iBook Review: Oz by ArseyBee Productions Reviewed by Guy Dayen
The Wonderful Wizard of Oz, by L. Frank Baum, finds a new home on the iPad this month. Illustrated with the original drawings by William Wallace Denslow; this abridged version of the story looks truly beautiful on the iPad?s screen. The shortened version is very true to the original story, and it will serve as a terrific introduction to the world of Oz for a new generation of readers. Parents can read the story to the very young, and more experienced readers will enjoy discovering the story for themselves.
Each page is bordered with clouds (presumably to remind us that we are indeed in Oz beyond the clouds) and many of the pages contain the beautiful illustrations that Denslow drew for the 1st edition of The Wonderful Wizard of Oz back in the late 1890s. Baum and Denslow worked together on a few other non-Oz books, but a financial quarrel over royalties of a stage adaptation of The Wizard of Oz led to the two men falling out. Baum broke with Denslow, and Denslow never again illustrated the adventures of Dorothy and her friends.
Still, it remains that Denslow was the first and best of many illustrators who brought the Oz characters to life, and it is his vision that has remained iconic. His influence can still be seen forty years later, in the 1939 film version with Judy Garland, especially in the designs of the Tin Woodsman, the Scarecrow, and sundry other characters, from Munchkins to Flying Monkeys. This iPad edition looks stunning thanks to the use of Denslow?s works.
So, if you approach this new app as an illustrated book, rather than as an interactive book, you will not be disappointed. This is the area in which I found this new version lacking. Even though ArseyBee Productions stress the interactive elements in their description of the book on the iTunes store, I found these to be few and far between. The book clocks in at 112 pages, but only 25 of them are interactive, and of these, the only interaction to be had will be a sound or a slight movement of the illustration.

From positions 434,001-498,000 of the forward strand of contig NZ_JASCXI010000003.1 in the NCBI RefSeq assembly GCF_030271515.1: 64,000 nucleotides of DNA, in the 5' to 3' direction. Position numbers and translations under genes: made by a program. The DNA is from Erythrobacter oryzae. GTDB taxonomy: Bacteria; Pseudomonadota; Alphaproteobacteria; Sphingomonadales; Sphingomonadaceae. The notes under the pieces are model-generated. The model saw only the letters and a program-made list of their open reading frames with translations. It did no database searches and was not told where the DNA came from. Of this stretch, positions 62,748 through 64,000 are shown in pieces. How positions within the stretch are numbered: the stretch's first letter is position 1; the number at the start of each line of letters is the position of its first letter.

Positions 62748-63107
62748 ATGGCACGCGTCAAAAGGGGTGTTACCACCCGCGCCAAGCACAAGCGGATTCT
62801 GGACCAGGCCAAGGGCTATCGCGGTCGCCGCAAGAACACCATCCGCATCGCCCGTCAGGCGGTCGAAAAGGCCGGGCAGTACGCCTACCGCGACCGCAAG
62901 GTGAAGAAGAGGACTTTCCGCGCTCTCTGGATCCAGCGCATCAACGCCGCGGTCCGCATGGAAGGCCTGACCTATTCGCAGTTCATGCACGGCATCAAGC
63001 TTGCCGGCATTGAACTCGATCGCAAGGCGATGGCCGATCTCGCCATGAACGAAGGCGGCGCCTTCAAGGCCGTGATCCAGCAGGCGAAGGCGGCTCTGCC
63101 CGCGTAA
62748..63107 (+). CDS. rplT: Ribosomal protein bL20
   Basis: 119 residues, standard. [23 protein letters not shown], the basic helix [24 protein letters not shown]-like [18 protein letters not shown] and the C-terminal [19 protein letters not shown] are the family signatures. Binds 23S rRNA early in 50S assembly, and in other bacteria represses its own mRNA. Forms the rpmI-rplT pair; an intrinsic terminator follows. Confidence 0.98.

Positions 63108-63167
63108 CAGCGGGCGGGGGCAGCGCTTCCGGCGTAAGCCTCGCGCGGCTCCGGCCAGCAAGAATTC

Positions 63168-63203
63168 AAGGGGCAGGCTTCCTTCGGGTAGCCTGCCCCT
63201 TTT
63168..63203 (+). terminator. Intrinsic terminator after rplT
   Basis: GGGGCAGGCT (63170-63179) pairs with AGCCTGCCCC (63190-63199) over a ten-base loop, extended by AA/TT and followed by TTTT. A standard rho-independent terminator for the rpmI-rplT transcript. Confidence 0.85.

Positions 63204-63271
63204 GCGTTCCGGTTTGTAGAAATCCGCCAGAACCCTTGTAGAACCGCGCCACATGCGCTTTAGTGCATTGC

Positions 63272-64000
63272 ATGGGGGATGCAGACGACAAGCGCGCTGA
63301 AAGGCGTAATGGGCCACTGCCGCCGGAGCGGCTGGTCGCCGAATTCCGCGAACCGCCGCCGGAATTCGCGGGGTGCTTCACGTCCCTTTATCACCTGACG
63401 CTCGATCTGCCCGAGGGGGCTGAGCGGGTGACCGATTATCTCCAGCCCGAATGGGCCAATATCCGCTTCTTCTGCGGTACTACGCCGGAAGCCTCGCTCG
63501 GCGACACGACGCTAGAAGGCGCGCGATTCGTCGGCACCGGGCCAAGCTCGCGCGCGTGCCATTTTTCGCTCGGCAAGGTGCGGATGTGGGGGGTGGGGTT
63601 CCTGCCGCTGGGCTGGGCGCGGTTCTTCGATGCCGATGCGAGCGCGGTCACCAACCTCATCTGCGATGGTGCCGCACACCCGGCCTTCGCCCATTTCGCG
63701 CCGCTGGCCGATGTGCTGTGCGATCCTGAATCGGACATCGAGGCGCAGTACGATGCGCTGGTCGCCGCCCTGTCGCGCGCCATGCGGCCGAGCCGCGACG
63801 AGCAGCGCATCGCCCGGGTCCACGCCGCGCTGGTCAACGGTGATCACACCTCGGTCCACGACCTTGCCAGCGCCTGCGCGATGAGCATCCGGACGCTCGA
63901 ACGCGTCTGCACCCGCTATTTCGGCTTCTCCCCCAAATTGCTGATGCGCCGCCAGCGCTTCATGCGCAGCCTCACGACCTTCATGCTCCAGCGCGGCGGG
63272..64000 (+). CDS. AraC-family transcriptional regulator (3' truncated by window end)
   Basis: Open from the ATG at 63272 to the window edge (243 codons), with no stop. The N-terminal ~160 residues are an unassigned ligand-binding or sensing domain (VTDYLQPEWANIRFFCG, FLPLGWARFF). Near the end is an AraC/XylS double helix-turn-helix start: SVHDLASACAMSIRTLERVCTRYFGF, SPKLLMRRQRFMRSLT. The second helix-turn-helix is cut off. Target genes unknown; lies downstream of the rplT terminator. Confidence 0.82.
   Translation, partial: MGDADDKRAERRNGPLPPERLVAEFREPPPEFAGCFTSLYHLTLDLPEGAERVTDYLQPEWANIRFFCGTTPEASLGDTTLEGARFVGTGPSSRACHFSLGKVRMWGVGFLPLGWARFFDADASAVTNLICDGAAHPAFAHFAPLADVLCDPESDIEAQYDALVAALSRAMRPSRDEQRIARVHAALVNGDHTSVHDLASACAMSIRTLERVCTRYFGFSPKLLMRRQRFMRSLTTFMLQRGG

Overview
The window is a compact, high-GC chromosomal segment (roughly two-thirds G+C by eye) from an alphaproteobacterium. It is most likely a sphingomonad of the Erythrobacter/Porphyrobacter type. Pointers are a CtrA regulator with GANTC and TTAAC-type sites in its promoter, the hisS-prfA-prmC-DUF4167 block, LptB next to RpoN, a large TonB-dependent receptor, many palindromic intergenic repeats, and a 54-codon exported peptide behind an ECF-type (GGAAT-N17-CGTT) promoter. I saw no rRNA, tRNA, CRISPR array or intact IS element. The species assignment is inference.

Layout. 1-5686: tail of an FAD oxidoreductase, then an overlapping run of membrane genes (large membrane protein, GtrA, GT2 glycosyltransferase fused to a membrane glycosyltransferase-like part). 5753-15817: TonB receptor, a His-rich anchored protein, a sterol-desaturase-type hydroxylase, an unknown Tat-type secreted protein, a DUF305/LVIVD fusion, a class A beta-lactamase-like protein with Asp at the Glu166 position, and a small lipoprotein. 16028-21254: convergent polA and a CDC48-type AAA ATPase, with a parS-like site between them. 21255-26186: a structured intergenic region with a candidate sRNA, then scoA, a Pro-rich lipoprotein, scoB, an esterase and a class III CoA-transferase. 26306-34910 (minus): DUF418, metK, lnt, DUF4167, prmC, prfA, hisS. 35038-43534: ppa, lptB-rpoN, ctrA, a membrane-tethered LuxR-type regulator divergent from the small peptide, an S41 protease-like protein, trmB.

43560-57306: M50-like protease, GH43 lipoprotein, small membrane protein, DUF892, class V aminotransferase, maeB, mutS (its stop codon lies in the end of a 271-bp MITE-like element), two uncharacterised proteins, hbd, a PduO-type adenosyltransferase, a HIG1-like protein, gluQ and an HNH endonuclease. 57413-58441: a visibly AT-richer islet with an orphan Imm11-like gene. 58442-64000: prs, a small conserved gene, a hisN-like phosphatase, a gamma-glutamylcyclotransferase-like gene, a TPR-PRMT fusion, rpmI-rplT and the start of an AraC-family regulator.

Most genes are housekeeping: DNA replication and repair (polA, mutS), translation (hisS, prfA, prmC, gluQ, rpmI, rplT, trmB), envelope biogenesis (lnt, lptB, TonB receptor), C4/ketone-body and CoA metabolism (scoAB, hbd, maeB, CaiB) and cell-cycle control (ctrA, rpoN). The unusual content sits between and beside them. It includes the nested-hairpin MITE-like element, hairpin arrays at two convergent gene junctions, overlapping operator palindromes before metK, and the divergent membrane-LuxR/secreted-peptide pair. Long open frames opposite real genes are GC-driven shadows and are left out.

There is no music at all, and at first, I thought my copy was not working right. There is a toggle button to turn sound on and off at the top of each page, but it didn?t seem to do anything. Well, I soon found out it is because the book is mostly silent. Pity; it would have benefited greatly from added sound effects. Those that are included are very well-done indeed; so I wonder why there aren?t more of them.
The same goes for the interactive illustrations. Those few included in the book are engaging and reasonably well-done (although two or three of them are a bit difficult to maneuver correctly) and they will amuse the younger children in the family. But I can see the possibility for so many more of them. Unfortunately, the producers of this book fall short of the benchmark established by books like Alice for the iPad or The Little Mermaid. The impression I was left with was that of an unfinished work, or of a work still in progress. I hope this is the case, because adding more interactivity and sound to this beautiful book would bring it to the forefront of children?s books available on the iTunes store. I?ll be keeping an eye on it to see what the future brings for Dorothy and her companions.